BGS image ID: P528115
Samples of the different distillates and products that are produced during the processing of Scottish oil-shale. Samples on the left contain distillates that are intermediary stages in the process such as the crude oil, crude distillate (green oil), blue oil. Samples on the right are the final products that are marketed for a range of uses e.g. motor spirit, lighthouse oil, cleaning spirit.

Top row, left to right: Crude Shale Oil, Crude Distillate, Blue Oil, Heavy Oil and Paraffin, Crude Naptha, Crude Burning Oil. 
Bottom row, left to right: Crude Scrubber Naptha, Sulphate of Ammonia, Ammoniacal Liquor, Motor Spirit, Lighthouse Oil, Power Oil, Cleaning Spirit.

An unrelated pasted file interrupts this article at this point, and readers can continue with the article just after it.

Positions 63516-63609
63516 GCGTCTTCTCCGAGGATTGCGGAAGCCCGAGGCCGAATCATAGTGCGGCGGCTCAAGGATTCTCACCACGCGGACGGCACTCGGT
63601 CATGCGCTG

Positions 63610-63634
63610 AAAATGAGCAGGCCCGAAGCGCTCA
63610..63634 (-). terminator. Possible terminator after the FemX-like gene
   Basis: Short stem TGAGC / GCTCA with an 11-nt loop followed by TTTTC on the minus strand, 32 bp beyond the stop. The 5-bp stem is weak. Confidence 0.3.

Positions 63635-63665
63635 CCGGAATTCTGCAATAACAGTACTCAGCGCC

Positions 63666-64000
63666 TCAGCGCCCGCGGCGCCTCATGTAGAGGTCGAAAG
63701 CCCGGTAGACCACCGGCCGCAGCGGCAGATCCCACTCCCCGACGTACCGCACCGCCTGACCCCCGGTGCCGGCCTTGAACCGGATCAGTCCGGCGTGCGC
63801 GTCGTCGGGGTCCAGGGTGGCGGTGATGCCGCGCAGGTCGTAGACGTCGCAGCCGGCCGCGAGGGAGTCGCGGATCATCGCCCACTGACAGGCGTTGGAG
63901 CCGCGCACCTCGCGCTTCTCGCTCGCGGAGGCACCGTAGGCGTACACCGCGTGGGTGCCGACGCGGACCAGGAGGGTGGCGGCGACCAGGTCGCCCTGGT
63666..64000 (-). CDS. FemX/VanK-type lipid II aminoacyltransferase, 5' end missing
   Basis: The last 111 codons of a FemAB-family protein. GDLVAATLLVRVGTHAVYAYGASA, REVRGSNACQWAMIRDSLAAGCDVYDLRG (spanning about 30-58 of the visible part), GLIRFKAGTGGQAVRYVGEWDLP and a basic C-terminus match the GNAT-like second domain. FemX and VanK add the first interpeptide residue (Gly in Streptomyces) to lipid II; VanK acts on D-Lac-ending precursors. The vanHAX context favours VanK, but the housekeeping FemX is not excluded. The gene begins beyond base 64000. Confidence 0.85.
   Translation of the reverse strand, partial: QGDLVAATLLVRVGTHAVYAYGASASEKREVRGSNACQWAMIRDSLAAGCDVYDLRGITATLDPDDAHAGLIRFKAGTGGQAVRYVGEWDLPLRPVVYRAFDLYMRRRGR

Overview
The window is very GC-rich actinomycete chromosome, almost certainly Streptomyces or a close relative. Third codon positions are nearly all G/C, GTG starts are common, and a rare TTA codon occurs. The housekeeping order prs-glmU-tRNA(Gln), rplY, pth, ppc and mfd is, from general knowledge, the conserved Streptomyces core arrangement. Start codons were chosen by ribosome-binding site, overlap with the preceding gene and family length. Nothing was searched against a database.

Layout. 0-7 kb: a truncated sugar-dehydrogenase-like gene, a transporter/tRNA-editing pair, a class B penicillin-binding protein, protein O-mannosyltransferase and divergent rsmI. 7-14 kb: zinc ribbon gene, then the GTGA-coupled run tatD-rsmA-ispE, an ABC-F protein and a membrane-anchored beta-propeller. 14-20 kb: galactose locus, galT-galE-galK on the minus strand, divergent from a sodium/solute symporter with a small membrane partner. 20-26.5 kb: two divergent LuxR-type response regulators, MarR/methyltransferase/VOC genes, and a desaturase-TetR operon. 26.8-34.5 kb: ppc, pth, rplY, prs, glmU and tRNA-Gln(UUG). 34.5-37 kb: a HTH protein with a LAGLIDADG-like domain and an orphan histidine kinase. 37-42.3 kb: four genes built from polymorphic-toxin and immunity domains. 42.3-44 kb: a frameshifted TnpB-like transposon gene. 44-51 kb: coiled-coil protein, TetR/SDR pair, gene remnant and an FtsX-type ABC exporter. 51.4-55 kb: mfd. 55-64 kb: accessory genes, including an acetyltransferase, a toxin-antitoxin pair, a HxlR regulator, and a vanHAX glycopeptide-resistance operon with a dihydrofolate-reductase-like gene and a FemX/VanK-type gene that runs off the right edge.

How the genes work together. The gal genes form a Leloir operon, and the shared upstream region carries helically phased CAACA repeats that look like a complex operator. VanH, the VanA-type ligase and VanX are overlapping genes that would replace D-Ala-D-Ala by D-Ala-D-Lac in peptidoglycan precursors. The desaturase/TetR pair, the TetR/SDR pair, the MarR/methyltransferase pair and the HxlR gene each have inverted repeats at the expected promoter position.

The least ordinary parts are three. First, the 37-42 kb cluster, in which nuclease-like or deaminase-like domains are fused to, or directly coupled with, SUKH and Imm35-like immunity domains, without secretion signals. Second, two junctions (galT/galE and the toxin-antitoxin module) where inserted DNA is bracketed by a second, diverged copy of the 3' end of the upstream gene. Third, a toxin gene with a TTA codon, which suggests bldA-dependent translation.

Diagram illustrating processes of manufacture in the Scottish oil-shale industry. The diagram shows the complete process from the original shale through the various treatments and distillations and showing the end products. The process can be conveniently considered in two stages. The raw oil-shale is distilled/heated in retorts in the absence of air and in the presence of steam. This allows the shale to undergo decomposition and distillation into crude oil and ammonia. The second stage is refining the crude oil. The object is to obtain from the crude oil various types of refined oil and wax as required by the prevailing markets at the lowest possible working cost and with the smallest amount of capital spent on refining plant.
BGS image ID: P528117
Diagram illustrating processes of manufacture in the Scottish oil-shale industry.